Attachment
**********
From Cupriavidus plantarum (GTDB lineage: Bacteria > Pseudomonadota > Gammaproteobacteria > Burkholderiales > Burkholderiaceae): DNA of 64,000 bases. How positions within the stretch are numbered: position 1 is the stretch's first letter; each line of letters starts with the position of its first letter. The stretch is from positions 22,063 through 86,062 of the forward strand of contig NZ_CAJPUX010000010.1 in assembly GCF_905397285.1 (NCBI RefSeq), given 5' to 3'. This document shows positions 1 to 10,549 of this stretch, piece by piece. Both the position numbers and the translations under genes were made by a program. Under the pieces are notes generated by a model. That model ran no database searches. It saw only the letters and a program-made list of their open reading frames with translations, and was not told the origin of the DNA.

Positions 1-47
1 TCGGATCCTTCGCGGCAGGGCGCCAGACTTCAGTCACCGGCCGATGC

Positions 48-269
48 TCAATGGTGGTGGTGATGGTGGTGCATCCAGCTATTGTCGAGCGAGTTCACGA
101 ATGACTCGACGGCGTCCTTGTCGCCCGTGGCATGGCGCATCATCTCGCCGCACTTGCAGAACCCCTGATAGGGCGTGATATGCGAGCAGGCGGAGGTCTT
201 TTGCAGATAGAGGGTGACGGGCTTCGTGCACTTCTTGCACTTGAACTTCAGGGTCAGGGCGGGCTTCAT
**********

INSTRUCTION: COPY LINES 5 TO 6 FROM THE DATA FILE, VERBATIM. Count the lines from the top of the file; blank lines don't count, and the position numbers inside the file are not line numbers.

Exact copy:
48 TCAATGGTGGTGGTGATGGTGGTGCATCCAGCTATTGTCGAGCGAGTTCACGA
101 ATGACTCGACGGCGTCCTTGTCGCCCGTGGCATGGCGCATCATCTCGCCGCACTTGCAGAACCCCTGATAGGGCGTGATATGCGAGCAGGCGGAGGTCTT